Tuesday, August 25, 2009

I was in the drive-thru circle at the McDonald's on Olio Road tonight in my new, electric blue, 2010 Mustang convertible when a younger man in an SUV, with a backseat full of kids, on the other side of the circle called out, "Love your Mustang."
"Thank you," I replied.
"That's a beautiful blue," he added. "You're livin' the dream."
"Yes, I am," I called back.
And I am. At 68, I decided late last week to buy the last car I will probably ever own - a car I could only dream of owning when I was young and raising a family.
It sat invitingly in the showroom, painted the most beautiful shade of azure blue I had ever seen, sporting black stripes, low along each side, that told the world in bold letters it was a Mustang. It was love at first sight.
The top was down. I slide into its plush black leather seat and gripped the steering wheel. It was like taking hold of a race car. Visions of the brickyard flashed before me. The steering wheel has three prongs trimmed in brushed stainless steel, that match the dash trim and the fancy wheel covers. The dash lights are blue, but can be changed to green, or red or whatever. Blue is the only color. And a pleasant voice connects you to whomever you want to talk to. Look Ma, no hands dialing. Wow!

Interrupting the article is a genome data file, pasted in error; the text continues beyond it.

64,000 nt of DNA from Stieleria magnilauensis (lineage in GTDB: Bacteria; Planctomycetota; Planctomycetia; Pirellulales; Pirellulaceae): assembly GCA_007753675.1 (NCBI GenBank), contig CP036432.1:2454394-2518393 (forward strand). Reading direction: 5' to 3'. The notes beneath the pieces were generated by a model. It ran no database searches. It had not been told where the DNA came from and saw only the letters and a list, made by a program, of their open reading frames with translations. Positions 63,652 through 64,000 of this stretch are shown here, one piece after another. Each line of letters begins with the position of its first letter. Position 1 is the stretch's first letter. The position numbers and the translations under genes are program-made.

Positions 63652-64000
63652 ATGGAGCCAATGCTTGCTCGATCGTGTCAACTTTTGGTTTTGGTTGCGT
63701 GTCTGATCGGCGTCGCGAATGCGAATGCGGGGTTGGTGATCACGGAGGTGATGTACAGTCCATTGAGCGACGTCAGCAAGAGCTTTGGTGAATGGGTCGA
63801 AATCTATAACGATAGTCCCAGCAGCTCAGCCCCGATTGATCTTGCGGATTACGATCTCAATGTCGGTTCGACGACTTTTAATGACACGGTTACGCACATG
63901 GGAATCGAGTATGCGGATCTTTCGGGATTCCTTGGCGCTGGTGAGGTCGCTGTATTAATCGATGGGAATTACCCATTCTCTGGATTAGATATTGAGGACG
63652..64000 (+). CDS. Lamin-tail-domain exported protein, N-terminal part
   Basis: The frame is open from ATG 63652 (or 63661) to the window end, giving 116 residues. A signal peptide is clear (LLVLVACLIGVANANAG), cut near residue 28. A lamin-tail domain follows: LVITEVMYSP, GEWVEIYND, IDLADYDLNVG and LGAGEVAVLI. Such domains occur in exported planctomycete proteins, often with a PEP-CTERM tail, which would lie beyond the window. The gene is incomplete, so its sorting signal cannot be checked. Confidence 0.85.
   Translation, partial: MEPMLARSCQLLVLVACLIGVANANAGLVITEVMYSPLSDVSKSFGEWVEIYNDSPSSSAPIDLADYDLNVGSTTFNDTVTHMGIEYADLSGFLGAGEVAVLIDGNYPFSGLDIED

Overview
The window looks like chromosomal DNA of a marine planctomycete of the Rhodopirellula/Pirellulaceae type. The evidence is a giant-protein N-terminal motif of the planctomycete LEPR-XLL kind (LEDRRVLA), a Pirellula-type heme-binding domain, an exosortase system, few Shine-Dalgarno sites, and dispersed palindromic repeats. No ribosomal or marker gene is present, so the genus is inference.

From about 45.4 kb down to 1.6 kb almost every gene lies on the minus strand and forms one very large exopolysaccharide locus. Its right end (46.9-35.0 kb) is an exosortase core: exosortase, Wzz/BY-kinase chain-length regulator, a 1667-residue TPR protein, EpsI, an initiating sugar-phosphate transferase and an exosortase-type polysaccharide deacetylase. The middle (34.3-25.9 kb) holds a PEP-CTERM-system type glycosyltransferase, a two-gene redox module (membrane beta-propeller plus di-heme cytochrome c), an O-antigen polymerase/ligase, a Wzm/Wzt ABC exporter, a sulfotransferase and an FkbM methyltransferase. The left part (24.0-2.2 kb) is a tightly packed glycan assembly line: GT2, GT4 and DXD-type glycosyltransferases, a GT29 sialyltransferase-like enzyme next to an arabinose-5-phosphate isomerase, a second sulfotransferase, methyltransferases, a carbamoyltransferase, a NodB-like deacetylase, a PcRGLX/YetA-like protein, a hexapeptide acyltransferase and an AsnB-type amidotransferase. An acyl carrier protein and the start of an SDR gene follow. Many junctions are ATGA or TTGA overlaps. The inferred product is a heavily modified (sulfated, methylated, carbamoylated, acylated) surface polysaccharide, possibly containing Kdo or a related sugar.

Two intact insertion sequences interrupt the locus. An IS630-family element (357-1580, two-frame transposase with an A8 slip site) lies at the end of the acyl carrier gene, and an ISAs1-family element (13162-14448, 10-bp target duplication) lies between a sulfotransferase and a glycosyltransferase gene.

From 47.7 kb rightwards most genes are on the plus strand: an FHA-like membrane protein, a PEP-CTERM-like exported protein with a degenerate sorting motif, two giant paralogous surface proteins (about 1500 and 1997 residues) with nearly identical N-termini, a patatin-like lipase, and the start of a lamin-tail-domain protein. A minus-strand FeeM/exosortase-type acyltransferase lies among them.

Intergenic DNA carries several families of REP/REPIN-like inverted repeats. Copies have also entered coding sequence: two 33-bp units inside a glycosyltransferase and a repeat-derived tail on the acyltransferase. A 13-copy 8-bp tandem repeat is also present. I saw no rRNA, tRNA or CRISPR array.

When I finally got out and glanced casually at the sticker price, I did not blink. This was my car. The only thing dividing me from it was the price I would negotiate.
My initial offer was met with a pained expression on the salesman's face. No way, he responded. We were seven thousand dollars apart, a vast chasm that I was determined to leap across. I walked away and we traded three telephone calls. Finally we were $300 apart. I told him my price was firm and I would not be calling back. The ploy worked. He blinked. Actually he called back and said the offer was accepted.
Late that afternoon I turned over the keys to my nice, well maintained, paid for, and practical Chevrolet Malibu and drove off the car lot in my new Ford Mustang, feeling much the same exhilaration Sir Edmund Hillary must have felt when he stood atop Mt. Everest.
At my age, I'm lucky to still be living. And to be driving a sparkling new electric blue Mustang convertible is truly living the dream.
Thank you God for my still being here. And thank you Lee Iacocca for making the Mustang possible.
Iacocca's legacy. My dream. Life is good.

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